One way that small businesses can benefit from content marketing is to practice careful and knowledgeable curation of content, coupled with a bit of insight or commentary. For example, if you are an attorney and are interested in offering you potential startup clients some useful content, you could collect the 10 must-read articles for new company founders. These can come from magazines, such as Inc. or Entrepreneur, from the SBA, from VCs, from business schools, etc. Then, create a short new post for each of these articles with a couple of sentences, perhaps highlighting why you picked the article and who it is primarily targeted towards. This list is going to be immensely valuable to a new founder and does not require you to create any original content, other than your 2-3-sentence introduction to each article.
Another example might be a company that sells camping equipment online. Instead of describing your products, launch a section of your site where you collect the best campsite reviews from across the web, from magazines, blogs, etc. You can also add your own introduction to the campsite review article and personalize it if you’ve been to that particular campsite.
There is plenty of good content already produced and available on the web, but there is also a lot of white noise. Finding the gems for your site visitors can be very valuable. You are saving them a tremendous amount of time, and, in the process, positioning yourself as an expert.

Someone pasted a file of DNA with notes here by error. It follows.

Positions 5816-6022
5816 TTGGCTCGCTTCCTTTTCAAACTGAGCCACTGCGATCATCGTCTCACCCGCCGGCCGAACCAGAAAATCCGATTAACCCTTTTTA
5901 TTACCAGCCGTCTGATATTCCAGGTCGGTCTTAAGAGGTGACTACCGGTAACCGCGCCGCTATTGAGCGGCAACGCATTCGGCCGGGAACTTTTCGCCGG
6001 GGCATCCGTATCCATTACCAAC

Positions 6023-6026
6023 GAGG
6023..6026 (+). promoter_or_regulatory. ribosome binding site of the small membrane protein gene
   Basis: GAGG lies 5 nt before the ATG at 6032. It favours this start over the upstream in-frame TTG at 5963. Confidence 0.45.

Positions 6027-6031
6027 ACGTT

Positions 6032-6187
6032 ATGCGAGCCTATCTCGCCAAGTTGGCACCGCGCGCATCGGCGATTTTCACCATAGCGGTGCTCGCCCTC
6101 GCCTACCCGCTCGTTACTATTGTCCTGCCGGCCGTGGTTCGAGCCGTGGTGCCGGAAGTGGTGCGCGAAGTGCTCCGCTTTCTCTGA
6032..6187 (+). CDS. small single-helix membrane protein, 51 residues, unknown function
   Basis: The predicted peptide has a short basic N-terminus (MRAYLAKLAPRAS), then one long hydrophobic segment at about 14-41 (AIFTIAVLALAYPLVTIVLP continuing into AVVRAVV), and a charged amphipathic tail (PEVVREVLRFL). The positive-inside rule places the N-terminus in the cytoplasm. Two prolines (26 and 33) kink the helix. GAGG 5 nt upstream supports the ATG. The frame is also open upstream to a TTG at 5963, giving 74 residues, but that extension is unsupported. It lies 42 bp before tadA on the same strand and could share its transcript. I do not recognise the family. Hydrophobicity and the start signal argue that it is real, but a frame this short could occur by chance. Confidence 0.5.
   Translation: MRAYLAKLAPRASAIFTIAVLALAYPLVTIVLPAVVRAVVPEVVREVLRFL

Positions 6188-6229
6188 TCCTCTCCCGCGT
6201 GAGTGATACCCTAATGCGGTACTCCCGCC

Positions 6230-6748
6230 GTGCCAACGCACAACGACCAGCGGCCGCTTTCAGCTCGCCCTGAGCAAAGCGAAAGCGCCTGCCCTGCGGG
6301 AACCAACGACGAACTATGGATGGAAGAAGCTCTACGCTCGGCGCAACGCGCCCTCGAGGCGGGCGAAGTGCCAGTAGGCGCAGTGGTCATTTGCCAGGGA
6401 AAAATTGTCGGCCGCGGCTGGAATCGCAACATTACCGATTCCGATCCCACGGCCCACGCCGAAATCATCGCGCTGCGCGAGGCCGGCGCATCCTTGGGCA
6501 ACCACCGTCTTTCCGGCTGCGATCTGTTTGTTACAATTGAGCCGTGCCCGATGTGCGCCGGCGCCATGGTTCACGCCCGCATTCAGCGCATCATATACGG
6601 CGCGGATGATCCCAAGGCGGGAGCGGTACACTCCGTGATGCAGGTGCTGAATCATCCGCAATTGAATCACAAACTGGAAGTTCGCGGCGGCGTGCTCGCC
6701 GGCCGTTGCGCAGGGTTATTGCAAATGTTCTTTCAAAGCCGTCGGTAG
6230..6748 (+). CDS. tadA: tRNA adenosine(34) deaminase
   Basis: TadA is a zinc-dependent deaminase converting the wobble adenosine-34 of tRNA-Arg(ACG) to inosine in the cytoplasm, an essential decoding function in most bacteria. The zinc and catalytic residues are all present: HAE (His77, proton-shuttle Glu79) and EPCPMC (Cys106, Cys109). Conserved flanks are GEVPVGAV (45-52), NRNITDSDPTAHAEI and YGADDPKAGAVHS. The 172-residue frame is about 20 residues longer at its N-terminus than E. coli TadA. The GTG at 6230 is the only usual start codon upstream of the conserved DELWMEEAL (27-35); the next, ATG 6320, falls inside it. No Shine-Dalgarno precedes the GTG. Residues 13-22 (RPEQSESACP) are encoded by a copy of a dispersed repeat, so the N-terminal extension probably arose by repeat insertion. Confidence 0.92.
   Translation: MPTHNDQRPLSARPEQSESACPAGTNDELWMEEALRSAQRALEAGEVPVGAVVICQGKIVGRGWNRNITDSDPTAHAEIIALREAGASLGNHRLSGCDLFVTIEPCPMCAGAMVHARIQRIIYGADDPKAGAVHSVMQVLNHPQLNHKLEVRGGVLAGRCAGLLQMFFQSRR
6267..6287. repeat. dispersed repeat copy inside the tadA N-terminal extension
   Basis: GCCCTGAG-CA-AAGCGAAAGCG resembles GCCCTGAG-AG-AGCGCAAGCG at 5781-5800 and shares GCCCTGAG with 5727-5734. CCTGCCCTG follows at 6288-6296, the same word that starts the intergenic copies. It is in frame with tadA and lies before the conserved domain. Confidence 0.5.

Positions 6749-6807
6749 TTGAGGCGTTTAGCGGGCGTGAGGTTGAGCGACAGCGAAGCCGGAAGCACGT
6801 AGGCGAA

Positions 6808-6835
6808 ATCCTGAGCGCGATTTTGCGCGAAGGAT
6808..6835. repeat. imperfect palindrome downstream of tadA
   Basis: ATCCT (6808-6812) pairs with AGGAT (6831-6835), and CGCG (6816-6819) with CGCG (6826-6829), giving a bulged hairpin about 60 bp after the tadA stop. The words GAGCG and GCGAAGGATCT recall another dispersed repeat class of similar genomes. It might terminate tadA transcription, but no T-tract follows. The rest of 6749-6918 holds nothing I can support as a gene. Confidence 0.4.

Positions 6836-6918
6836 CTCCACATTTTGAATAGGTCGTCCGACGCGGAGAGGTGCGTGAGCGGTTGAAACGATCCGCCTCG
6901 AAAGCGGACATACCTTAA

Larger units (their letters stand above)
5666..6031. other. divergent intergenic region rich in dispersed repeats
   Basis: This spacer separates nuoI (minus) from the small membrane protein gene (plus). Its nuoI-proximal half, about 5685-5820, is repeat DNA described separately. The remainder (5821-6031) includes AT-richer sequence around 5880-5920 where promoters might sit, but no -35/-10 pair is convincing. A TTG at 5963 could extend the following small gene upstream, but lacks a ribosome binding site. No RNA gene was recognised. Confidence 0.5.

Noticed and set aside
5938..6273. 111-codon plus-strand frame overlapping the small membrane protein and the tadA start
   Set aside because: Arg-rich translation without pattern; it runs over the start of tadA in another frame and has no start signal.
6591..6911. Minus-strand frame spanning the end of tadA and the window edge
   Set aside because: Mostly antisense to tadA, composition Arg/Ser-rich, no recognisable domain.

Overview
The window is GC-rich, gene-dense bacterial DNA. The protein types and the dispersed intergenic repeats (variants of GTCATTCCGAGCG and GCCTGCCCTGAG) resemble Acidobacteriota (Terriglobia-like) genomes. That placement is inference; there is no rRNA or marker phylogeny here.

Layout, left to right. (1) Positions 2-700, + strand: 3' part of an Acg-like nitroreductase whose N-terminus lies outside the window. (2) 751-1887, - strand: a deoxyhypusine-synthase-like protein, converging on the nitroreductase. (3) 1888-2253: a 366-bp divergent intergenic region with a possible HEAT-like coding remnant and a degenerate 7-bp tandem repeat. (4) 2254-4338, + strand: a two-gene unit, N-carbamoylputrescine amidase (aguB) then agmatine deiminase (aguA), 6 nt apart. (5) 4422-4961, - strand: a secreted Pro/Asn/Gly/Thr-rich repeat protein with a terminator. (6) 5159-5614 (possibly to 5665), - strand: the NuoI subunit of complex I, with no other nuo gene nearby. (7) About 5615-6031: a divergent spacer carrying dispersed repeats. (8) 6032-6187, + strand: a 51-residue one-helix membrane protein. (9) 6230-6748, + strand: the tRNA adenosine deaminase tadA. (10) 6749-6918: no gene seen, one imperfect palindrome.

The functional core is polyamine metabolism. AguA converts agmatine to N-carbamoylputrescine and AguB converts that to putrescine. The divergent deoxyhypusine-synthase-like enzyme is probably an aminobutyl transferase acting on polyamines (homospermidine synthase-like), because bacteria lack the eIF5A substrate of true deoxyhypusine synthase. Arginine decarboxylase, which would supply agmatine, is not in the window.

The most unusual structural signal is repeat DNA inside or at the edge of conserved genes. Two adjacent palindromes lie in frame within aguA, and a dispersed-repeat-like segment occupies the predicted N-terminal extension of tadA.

Tip 3: Optimize for SEO
Now that you have found a way to quickly update your site with fresh, relevant content, you need to make sure that you are reaping all the benefits. To do this, your next step is to practice some basic search engine optimization on your content snippets. You can find several articles on SEO on our blog, but in a nutshell here is what a small business practicing content marketing should do:
- Define who your target customers/clients are – most small businesses already know this.
- Think of the content that is most valuable for your target customers/clients and resist the urge to gravitate towards content that relates to your product or service offering.
- Come up with a list of keywords that might be used by your target customers when searching for the content you identified in step 2.
- SEO-optimize your curated content by mentioning the keywords in your titles and descriptive text.
You can probably start off doing the above with a sheet of paper and a pen but once you get serious about SEO optimization and tracking things like your keyword ranking, you’ll want to use an Excel sheet or specialized software to do so. There are free options that will give you some basic info, such as Google Webmaster Tools, and several professional software packages. At Lingospot we use HubSpot, which is a complete inbound marketing platform.